Hydrocarbons will always play a role in global energy requirements, with a successful future for the oil and gas sector dependent on developing low-carbon extraction and production solutions. That’s why the UAE is well-placed to play a leading role in the global energy sector for years to come.
This was the message from Sharif Al Olama, Undersecretary for Energy and Petroleum Affairs at the UAE Ministry of Energy and Infrastructure, speaking during the opening session of The Green Chain Conference, taking place during the GMIS Week at Expo 2020’s Dubai Exhibition Centre.
In a fireside chat, he noted that the UAE has always sought an energy mix, beginning in 1973 with the formation of Abu Dhabi National Oil Company Liquified Natural Gas (ADNOC LNG), the first company in the Middle East to liquify natural gas and eliminate offshore flaring.
Al Olama went on to outline the substance behind the UAE’s well-established reputation as a first mover in the energy industry, referring to the establishment of Masdar in 2006, the UAE’s ratification of the Paris Agreement in 2015, the launch of the UAE Energy Strategy 2050 in 2017, and, most recently, this year’s UAE Hydrogen Leadership Roadmap and the UAE Net Zero by 2050 Strategic Initiative.
“There is a strong track record,” Sharif Al Olama said. “The UAE has the recognition from the international community as being a serious climate action leader.”
However, this doesn’t mean the end of hydrocarbons. “The most important part I want to highlight here is that there has to be a proper and right energy mix. And hydrocarbons will be a part of that energy mix.
“I see no scenario in which there will be zero hydrocarbons required. If we see our oil production fall by half, it will be the countries that have a lower cost of production, who have the volumes that are low in carbon intensity – these are the producers that are going to survive. And the UAE is in a good position.”
The Green Chain Conference was held alongside the GMIS Week at EXPO’s Dubai Exhibition Centre, which gathered a cross-section of over 250 global leaders from the public and private sector. The GMIS Week included the two-day #GMIS2021 Summit on November 22-23, the Global Prosperity Conference on November 24, and country focused sessions in partnership with the United Kingdom, Australia, and Italy. Throughout the six-day event, a manufacturing and advanced technology exhibition is featuring over 30 world-class exhibitors to highlight the UAE government’s ‘Make it in the Emirates’ campaign, a first-of-its-kind initiative to encourage local and international investors, developers and innovators to benefit from the facilities and incentives offered by the country’s industrial sector.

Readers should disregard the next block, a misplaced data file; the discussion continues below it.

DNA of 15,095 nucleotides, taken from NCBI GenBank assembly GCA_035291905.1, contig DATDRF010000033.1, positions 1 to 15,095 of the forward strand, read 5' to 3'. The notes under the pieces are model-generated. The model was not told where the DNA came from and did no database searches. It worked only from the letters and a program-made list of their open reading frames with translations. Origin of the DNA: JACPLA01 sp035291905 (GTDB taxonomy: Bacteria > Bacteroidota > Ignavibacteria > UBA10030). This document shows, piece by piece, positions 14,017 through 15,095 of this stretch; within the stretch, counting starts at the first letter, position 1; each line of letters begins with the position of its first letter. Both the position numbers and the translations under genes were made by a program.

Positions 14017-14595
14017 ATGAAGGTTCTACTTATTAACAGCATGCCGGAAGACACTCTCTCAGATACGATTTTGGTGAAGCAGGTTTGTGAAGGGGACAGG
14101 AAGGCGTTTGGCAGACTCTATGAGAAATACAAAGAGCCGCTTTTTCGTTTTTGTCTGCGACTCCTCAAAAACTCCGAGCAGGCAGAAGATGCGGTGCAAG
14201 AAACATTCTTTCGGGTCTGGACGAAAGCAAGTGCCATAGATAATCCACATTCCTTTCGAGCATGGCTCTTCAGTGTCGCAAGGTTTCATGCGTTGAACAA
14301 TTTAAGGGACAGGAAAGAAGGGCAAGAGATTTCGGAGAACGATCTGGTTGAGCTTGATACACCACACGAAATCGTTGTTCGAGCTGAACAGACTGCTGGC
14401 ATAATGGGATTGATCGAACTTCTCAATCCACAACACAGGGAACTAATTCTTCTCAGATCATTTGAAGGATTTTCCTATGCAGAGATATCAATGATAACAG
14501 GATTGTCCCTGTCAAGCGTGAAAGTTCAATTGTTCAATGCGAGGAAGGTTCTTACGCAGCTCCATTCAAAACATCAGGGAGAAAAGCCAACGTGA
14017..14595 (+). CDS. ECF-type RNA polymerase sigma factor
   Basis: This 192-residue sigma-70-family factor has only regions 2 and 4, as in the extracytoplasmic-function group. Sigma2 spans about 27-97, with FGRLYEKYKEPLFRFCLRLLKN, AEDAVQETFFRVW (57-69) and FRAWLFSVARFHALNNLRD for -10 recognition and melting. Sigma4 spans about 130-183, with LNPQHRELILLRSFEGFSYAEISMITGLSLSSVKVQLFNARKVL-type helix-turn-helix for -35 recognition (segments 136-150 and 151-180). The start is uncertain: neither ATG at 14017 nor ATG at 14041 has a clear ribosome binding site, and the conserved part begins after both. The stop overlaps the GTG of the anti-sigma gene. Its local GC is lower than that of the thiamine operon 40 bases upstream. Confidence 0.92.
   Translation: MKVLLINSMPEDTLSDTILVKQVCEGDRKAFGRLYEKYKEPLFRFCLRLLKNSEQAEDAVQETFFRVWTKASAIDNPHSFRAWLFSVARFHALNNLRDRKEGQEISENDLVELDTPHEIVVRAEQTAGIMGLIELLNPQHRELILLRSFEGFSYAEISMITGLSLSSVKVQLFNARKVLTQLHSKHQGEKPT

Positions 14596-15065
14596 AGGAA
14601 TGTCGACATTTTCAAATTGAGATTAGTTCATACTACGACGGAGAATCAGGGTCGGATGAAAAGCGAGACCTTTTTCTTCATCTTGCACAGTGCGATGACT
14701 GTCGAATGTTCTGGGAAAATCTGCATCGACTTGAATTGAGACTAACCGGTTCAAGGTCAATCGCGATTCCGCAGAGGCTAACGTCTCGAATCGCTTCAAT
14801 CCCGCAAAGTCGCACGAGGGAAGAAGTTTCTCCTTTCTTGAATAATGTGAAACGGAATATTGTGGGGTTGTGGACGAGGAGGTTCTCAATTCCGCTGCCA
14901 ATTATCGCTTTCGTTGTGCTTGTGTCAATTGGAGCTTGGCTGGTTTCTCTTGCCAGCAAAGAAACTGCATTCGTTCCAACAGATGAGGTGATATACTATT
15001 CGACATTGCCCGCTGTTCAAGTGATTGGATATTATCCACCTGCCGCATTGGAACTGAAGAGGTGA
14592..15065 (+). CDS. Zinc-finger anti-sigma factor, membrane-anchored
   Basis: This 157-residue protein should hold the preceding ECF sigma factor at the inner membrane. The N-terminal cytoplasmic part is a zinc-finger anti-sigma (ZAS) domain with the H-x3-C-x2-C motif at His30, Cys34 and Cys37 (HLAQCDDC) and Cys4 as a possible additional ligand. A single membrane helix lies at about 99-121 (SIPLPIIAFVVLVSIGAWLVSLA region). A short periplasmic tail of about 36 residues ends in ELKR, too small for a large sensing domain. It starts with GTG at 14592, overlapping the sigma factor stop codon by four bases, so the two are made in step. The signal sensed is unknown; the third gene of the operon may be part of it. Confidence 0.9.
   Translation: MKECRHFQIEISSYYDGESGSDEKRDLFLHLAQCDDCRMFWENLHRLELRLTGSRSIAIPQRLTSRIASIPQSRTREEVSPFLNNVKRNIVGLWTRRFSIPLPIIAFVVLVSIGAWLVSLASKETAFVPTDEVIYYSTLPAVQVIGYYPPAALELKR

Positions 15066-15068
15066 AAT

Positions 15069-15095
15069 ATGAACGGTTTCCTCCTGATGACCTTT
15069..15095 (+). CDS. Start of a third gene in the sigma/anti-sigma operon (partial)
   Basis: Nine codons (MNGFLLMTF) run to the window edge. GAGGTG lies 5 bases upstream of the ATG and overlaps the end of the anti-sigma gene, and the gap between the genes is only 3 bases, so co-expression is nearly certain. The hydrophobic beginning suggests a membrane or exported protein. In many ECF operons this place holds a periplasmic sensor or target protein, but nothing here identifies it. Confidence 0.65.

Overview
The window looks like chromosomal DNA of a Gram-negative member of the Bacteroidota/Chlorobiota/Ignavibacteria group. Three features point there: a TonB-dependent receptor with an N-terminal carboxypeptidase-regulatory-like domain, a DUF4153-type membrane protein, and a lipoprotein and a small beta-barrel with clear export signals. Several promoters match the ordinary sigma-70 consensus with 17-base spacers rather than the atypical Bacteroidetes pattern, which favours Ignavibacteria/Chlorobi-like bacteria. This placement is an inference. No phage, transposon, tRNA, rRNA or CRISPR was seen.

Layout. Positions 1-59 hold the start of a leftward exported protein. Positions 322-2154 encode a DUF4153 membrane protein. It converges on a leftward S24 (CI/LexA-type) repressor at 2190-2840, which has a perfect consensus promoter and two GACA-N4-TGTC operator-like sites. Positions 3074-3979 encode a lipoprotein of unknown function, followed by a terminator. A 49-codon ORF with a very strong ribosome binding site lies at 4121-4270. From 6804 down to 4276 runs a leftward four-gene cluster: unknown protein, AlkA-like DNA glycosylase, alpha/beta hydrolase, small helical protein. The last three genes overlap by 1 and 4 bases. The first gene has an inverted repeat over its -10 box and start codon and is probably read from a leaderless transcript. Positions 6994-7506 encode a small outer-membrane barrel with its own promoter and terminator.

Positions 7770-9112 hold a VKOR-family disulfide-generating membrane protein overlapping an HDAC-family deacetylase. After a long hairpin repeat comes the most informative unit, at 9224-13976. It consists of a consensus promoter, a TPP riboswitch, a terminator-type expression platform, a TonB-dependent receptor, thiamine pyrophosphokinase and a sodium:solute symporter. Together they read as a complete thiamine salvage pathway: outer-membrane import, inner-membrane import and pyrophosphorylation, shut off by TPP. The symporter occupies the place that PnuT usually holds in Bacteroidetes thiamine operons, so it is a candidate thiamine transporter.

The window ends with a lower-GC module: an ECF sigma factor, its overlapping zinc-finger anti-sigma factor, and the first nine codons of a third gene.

The Green Chain Conference featured a series of rich panel discussions around topics of economy-wide electrification and its potential to accelerate emission targets; decarbonisation investments in green hydrogen, showcasing the Abu Dhabi hydrogen alliance, a partnership between Mubadala Investment Company (Mubadala) and The Abu Dhabi National Oil Company (ADNOC), and ADQ, to establish governance and build a local blue and green hydrogen economy in the UAE.
The conference also explored challenges of global energy consumption and its foresighted increase of 50% by 2050, up to 70% in developing countries and emerging economies; but also the ensuing challenges of global decarbonisation and potential for 4IR technologies such as blockchain to disrupt the entire energy value chain by eliminating the need for tariffs in favour of a digitally enabled energy market.
The Green Chain is an unconventional global initiative, in partnership with leading German associations, to accelerate the decarbonisation of industry and the development of renewable energy projects supporting the global green agenda and Germany’s National Hydrogen Strategy.
Source: Emirates News Agency